Dr Antonio Giustozzi is a research fellow at the Crisis States Research Centre at the London School of Economics and has already authored War, politics and society in Afghanistan, 1978-1992 (Georgetown University Press, 2000), which analysed the policies of the pro-Soviet government. He is currently researching various aspects of governance and politics in Afghanistan and has written several articles and papers on this subject, covering 'warlordism', the formation of the new Afghan National Army, the Afghan insurgency in the 1980s and state building. He previously served in the United Nations Assistance Mission to Afghanistan (2003-4). Some of his recent articles include: "Afghanistan: Political Parties or Militia Fronts?" in Transforming rebel movements after civil wars, ed. by J. de Zeeuw, (Lynne Reinner Publishers, forthcoming 2007); "Auxiliary force or national army? Afghanistan's 'ANA' and the counter-insurgency effort, 2002-2006", Small Wars and Insurgencies, Vol. 18, No. 1, March 2007; 'The inverted cycle: Kabul and the strongmen's competition for control over Kandahar, 2001-2006', Central Asian Survey Volume 26, No. 2, June 2007; and "The privatizing of war and security in Afghanistan: future or dead end?", The Economics of Peace and Security Journal, Vol. 2, No. 1, January 2007.
Dr John Heathershaw: I am a Lecturer in International Relations with interests in three broad areas: the Former Soviet Union, in particular the Central Asian republics; theories and practices of post-conflict peacebuilding; and, new directions in international relations theory, including the study of simulation and virtual international politics. I have spent several years working for governmental, international non-governmental and academic institutions in and on Central Asia. From 2008-2010 I am serving as an international scholar for the Open Society Institute’s Central Asia Research Training Initiative where I am mentoring and collaborating with two junior scholars from Tajikistan. I am also an associate fellow of the Exeter Centre for Ethno-political Studies (EXCEPS), a research associate of Exeter Turkish Studies and a participant in the research group on Communism and Communist States.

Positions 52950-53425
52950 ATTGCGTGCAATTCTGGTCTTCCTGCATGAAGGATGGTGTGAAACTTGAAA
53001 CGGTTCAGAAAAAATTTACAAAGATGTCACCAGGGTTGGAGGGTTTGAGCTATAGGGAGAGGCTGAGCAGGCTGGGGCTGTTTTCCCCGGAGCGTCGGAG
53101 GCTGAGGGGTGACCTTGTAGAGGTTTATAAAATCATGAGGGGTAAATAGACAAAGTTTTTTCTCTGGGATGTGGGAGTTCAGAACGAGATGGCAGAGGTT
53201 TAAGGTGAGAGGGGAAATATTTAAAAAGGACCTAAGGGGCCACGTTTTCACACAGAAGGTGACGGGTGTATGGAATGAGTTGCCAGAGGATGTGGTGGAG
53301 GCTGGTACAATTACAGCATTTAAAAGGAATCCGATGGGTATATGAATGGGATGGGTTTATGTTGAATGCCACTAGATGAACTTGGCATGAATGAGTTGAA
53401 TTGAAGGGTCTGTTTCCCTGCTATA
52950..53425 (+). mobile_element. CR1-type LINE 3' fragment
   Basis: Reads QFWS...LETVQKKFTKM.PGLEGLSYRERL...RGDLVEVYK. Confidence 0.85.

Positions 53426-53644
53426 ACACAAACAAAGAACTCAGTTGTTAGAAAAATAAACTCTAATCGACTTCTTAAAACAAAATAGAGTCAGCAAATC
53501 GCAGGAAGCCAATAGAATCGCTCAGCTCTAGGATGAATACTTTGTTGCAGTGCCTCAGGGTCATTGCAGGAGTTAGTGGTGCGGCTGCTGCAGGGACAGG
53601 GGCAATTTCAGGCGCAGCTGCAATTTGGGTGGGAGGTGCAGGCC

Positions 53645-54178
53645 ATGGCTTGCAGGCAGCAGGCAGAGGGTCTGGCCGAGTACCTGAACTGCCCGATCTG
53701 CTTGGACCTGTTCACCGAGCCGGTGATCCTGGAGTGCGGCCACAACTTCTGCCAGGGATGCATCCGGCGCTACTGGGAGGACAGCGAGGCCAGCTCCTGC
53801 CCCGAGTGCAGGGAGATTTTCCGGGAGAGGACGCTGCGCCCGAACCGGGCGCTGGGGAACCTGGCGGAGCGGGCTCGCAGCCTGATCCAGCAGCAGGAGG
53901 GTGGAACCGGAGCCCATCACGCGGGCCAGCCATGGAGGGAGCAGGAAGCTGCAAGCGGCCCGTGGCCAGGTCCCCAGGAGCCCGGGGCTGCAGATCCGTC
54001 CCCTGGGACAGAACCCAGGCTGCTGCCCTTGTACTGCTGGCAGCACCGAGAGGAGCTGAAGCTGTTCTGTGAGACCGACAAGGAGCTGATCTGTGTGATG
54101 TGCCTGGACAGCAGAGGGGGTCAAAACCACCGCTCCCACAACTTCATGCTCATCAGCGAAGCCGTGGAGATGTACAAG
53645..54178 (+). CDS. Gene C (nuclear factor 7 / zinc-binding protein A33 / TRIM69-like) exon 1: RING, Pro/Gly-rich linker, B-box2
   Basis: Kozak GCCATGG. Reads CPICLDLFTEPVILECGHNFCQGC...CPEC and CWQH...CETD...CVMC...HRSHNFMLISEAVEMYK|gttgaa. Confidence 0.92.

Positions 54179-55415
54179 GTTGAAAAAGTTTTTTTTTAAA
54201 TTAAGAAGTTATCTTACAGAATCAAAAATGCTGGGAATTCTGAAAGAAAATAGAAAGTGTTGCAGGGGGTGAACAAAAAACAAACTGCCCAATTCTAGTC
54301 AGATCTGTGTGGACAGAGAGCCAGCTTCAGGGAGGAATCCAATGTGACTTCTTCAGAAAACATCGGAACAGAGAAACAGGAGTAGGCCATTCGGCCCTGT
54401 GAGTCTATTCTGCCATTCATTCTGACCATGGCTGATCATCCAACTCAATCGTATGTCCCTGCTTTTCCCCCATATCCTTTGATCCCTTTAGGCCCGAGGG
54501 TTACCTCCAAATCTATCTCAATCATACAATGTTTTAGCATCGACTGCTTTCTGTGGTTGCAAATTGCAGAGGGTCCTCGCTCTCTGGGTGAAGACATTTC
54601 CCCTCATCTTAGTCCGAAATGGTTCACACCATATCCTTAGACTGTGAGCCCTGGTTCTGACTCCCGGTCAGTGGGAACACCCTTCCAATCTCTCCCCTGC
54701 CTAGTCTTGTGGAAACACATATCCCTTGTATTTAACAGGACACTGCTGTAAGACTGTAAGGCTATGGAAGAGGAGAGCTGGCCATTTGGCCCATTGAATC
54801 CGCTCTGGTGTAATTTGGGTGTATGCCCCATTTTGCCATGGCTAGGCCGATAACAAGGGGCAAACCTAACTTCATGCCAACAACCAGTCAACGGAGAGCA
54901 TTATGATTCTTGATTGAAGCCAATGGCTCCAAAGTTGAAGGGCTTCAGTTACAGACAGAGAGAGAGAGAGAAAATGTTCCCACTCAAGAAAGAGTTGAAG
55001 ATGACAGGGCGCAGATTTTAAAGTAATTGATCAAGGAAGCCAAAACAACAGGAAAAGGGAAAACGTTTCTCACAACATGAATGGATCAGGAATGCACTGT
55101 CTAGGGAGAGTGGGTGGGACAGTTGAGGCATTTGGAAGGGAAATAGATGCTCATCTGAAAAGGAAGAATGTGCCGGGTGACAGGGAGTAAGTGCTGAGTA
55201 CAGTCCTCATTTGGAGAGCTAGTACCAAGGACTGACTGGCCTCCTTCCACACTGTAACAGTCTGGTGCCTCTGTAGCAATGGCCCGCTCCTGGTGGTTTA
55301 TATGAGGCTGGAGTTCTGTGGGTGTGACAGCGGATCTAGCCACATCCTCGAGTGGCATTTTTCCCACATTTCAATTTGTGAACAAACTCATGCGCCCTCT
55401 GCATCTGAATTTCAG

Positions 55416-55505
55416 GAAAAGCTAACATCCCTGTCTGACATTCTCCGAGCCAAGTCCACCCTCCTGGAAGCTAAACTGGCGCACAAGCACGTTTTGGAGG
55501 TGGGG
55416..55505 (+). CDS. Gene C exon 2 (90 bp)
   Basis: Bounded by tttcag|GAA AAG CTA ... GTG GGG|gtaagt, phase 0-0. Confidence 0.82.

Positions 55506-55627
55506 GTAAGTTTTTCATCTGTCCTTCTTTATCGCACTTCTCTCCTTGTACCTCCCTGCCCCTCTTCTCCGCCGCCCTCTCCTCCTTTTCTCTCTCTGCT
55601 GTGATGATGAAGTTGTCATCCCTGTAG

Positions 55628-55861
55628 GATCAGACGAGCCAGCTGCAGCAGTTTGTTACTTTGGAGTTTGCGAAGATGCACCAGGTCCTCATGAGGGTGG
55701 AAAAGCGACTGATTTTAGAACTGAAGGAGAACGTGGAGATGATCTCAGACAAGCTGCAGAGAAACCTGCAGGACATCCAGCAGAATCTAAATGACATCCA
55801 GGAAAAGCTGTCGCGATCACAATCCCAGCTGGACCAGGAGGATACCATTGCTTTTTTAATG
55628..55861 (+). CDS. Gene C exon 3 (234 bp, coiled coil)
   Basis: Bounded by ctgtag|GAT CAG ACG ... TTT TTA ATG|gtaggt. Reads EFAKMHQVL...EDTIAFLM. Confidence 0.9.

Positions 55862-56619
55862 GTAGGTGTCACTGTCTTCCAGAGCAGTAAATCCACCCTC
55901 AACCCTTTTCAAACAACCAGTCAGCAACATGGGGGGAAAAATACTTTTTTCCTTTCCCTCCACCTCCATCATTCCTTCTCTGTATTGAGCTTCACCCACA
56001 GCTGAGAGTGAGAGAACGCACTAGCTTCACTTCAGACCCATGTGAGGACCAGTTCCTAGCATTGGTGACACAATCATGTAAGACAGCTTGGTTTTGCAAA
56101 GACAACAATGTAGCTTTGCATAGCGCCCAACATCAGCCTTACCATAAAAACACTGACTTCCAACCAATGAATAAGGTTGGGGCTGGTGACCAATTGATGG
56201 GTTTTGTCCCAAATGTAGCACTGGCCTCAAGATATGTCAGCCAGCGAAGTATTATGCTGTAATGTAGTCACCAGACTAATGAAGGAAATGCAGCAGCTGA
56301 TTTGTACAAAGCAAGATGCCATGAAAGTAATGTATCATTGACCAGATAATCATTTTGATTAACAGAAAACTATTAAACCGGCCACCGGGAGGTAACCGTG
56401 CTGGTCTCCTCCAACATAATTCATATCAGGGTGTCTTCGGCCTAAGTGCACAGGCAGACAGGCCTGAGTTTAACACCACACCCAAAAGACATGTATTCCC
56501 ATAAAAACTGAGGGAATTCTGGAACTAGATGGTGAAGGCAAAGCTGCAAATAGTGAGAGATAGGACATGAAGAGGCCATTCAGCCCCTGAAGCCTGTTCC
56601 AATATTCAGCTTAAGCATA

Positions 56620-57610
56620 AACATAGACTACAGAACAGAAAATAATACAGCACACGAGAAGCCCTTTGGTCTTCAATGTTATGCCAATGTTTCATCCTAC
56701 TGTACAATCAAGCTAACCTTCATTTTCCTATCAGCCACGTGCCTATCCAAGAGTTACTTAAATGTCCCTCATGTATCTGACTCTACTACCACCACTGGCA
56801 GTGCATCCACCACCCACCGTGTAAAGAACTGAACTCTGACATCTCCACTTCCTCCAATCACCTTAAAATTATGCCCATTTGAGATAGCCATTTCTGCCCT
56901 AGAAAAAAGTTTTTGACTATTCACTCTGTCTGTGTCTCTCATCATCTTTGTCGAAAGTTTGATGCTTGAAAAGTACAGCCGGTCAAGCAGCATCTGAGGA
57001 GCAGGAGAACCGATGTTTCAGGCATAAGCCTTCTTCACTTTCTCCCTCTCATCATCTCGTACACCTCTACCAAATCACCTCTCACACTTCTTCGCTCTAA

Dr Bhavna Dave is a lecturer in Central Asian Politics at the Department of Politics and International Studies at the School of Oriental and African Studies, University of London. She specializes in issues of ethnic relations, identity politcs and political transition in Central Asia. Dr Dave is author of Kazakhstan: Ethnicity, Language and Power, Routledge 2007.